Friday, September 16, 2011

Top 40 Albums of the 1980s (#40-#31)

40. 'The Ocean Blue'

The Ocean Blue

I have never owned another album by this Hershey, Penn., band, but I still pop in this cassette (yep, tape) quite often when I'm in the car. It's a beautiful blend of new wave and jangle pop. I saw them open for the Mighty Lemon Drops in 1990. Most of the crowd was there for the headliners, and they were great, but I bought the ticket to see these guys.

39. 'Oranges and Lemons'


I had just about given up on them. I was way into XTC's early, more spastic work, but by the time 'Skylarking' arrived, outside of a handful of singles, I had grown tired of their maturation. Then this perfect piece of pop exploded on, of all places, MTV. The singles "Mayor of Simpleton" and "King for a Day" were good, but so were the deep cuts. This is, arguably, the band's strongest overall album.

38. 'Crazy Rhythms'

The Feelies
The Feelies - The Boy With the Perpetual Nervousness (mp3)

So Velvet Underground. So New York. So nerdy but cool at the same time. Sort of like Big Star, this is one of those bands that had little commercial success, but all of the right people heard them and went on to form great bands the kids did discover. The Feelies have yet to make a bad album, including one really good one earlier this year, but 'Crazy Rhythms' is the record that will (and should) place them in the music-history books.

37. 'Zenyatta Mondatta'

The Police

I didn't realize until very recently that a great many Police fans think this is the band's weakest moment... an absolute throwaway record. Shocking. Clearly, I'm not with the majority. I like their entire discography, but I think, from beginning to end, this is the trio's best LP.

36. 'Big World'

Joe Jackson
Joe Jackson - Right and Wrong (mp3)

He really is the man. Joe Jackson can do it all, be it classical, jazz, film score or, of course, rock 'n' roll. This time around, he recorded a live three-sided album of brand-new material and asked the crowd to keep quiet. The result is as spontaneous as a live show can be, but the sound quality is that of a studio recording. It was even mixed on the spot. He does his usual genre hopping, and the lyrics are razor sharp, especially on "Right and Wrong" and "The Jet Set." Jackson was prolific this decade, and many of his albums were considered for this list, but 'Big World' came out on top.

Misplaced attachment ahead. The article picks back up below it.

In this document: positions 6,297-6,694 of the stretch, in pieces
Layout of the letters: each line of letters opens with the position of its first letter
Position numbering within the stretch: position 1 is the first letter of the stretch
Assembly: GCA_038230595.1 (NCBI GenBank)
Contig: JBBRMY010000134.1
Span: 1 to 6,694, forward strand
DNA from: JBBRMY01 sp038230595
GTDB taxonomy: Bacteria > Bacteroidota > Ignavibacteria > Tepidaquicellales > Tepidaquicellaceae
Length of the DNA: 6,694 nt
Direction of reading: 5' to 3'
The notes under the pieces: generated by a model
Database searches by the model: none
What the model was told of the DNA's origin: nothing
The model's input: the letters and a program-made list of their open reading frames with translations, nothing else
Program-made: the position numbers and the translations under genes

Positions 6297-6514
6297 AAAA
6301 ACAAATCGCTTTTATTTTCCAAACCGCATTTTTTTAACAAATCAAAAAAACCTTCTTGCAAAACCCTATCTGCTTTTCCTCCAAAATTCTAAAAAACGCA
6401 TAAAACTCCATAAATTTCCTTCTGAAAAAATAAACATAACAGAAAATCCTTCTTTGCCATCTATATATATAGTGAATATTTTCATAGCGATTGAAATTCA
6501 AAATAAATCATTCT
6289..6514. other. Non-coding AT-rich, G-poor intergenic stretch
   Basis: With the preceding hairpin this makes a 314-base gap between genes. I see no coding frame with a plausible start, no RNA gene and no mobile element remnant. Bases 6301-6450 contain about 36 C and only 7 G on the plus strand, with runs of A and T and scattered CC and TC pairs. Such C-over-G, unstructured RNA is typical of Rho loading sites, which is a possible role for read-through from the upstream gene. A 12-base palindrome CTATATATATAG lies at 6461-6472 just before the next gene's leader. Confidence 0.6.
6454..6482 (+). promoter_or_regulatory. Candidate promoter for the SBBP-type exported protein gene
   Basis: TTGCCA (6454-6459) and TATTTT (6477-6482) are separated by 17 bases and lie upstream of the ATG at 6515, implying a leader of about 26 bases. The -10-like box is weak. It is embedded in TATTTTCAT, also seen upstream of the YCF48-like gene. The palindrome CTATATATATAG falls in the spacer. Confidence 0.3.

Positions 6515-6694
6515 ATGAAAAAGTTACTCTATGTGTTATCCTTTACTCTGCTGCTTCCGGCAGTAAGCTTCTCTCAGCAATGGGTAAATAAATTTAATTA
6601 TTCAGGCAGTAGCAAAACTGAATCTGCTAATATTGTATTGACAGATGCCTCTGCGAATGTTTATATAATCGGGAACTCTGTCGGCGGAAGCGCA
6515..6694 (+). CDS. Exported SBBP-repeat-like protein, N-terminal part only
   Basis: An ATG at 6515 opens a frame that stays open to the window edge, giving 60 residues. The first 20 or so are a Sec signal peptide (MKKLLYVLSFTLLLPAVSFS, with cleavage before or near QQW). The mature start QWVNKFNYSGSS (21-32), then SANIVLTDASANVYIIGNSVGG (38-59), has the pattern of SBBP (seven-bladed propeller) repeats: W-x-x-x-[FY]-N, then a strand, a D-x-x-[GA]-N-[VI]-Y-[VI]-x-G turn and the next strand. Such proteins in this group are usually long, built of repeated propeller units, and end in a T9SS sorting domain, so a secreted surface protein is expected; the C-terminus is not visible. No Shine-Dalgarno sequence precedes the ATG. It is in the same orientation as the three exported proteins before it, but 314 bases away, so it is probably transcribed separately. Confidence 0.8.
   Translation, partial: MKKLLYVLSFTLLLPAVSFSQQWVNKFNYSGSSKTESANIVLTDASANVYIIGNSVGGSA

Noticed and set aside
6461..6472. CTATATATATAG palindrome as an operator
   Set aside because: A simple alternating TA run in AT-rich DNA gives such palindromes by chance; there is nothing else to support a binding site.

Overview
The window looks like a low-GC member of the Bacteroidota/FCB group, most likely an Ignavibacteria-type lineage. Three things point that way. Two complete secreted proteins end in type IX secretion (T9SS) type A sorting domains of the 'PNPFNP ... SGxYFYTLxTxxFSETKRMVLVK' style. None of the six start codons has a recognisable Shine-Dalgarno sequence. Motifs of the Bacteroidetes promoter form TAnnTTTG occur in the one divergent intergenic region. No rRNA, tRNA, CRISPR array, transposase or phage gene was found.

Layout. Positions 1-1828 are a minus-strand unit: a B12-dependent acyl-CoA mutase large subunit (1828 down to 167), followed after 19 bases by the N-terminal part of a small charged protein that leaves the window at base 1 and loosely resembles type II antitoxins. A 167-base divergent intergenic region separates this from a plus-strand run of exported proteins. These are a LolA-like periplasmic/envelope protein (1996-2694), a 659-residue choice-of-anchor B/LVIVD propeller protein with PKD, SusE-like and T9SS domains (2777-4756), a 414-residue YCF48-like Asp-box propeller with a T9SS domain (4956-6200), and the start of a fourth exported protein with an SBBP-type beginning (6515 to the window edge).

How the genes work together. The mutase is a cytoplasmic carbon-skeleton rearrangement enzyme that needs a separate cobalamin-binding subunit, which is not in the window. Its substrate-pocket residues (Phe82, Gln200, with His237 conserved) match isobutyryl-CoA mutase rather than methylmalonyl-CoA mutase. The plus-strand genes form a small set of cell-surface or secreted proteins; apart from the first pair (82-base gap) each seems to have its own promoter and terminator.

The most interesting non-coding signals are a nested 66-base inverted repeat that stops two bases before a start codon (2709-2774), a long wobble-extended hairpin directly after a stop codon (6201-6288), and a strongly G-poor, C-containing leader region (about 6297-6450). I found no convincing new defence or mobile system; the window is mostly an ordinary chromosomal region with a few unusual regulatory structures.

35. 'Learning to Crawl'

The Pretenders

What a singles juggernaut. "Back on the Chain Gang," "2000 Miles," "My City Was Gone," "Middle of the Road," "Show Me" and "Thin Line Between Love and Hate" were all here. Even after seeing this impressive tracklist, I still believe this isn't the band's best album of the decade. See you a little later, Chrissie.

34. 'Speaking in Tongues'

Talking Heads

I know I'm going to get ripped, but this will be the only appearance by the Talking Heads. What? Where is 'Remain in Light,' right? Well, I'll tell you. Their first two albums are among my all-time favorites. This one is a distant third. Outside of two stellar live albums, that's about it for me and Talking Heads. Besides, I'll take "This Must Be the Place" and "Burning Down the House" over "Once in a Lifetime" and "Crosseyed and Painless" any day. So, suck it.

33. 'Suburban Voodoo'

Paul Carrack
Paul Carrack - What a Way to Go (mp3)

This was a prolific period for Paul Carrack. Just prior to this stellar solo album, he was briefly a member of Squeeze and sang lead on their biggest hit, "Tempted." In '82 (and a few years more), Carrack joined up with Nick Lowe and formed the band Noise to Go and, later, Nick Lowe & His Cowboy Outfit. They recorded some great albums, including one with Lowe's wife Carlene Carter that was seriously considered for the list, but I think this one was their best moment (by a whisker).

32. 'I Just Can't Stop It'

The English Beat
The English Beat - Two Swords (mp3)

Wow, what a debut! Almost all of my favorite ska albums missed the list because they were released in 1979, but here's one that just made it. The band's last album, 'Special Beat Service' from 1982, almost made the cut, too, and it would definately make my "Best Side Ones" list (if I had one). I was listening to this on cassette when I totaled my first car (Volkswagen Scirocco). Yet, I can still see past that incident and say this was one of my favorite records from my youth.

31. 'Ocean Rain'

Echo & the Bunnymen

Ian McCulloch and the lads were joined by a 35-piece orchestra for a lush album pretty far removed from the post-punk sound of their previous three records. At the time of its release, most of the big music mags gave it lukewarm reviews. I didn't care. After hearing "The Killing Moon," I knew I had to have 'Ocean Rain.' As a kid, I was really only into the band's singles. It wasn't until I grew up a bit that I discovered how great this album was. I wonder if any of those reviewers ever came around to its charms.

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